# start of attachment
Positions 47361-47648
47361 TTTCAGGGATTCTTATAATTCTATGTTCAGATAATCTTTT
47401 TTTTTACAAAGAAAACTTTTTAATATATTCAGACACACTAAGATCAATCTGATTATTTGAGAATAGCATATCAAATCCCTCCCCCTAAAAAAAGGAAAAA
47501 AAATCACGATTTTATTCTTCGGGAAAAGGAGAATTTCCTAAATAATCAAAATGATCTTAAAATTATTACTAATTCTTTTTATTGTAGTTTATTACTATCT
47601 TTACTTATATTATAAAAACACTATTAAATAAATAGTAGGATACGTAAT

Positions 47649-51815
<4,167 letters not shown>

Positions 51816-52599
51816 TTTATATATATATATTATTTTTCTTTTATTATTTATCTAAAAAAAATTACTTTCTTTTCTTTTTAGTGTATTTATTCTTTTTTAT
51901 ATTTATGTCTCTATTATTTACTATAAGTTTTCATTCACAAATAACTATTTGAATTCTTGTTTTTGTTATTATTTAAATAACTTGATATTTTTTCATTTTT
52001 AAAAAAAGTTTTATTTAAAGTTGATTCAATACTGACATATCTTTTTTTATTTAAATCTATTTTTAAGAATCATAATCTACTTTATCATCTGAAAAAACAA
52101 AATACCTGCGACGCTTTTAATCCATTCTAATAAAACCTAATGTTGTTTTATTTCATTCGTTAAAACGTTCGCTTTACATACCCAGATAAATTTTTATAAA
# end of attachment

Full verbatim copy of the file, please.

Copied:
Positions 47361-47648
47361 TTTCAGGGATTCTTATAATTCTATGTTCAGATAATCTTTT
47401 TTTTTACAAAGAAAACTTTTTAATATATTCAGACACACTAAGATCAATCTGATTATTTGAGAATAGCATATCAAATCCCTCCCCCTAAAAAAAGGAAAAA
47501 AAATCACGATTTTATTCTTCGGGAAAAGGAGAATTTCCTAAATAATCAAAATGATCTTAAAATTATTACTAATTCTTTTTATTGTAGTTTATTACTATCT
47601 TTACTTATATTATAAAAACACTATTAAATAAATAGTAGGATACGTAAT

Positions 47649-51815
<4,167 letters not shown>

Positions 51816-52599
51816 TTTATATATATATATTATTTTTCTTTTATTATTTATCTAAAAAAAATTACTTTCTTTTCTTTTTAGTGTATTTATTCTTTTTTAT
51901 ATTTATGTCTCTATTATTTACTATAAGTTTTCATTCACAAATAACTATTTGAATTCTTGTTTTTGTTATTATTTAAATAACTTGATATTTTTTCATTTTT
52001 AAAAAAAGTTTTATTTAAAGTTGATTCAATACTGACATATCTTTTTTTATTTAAATCTATTTTTAAGAATCATAATCTACTTTATCATCTGAAAAAACAA
52101 AATACCTGCGACGCTTTTAATCCATTCTAATAAAACCTAATGTTGTTTTATTTCATTCGTTAAAACGTTCGCTTTACATACCCAGATAAATTTTTATAAA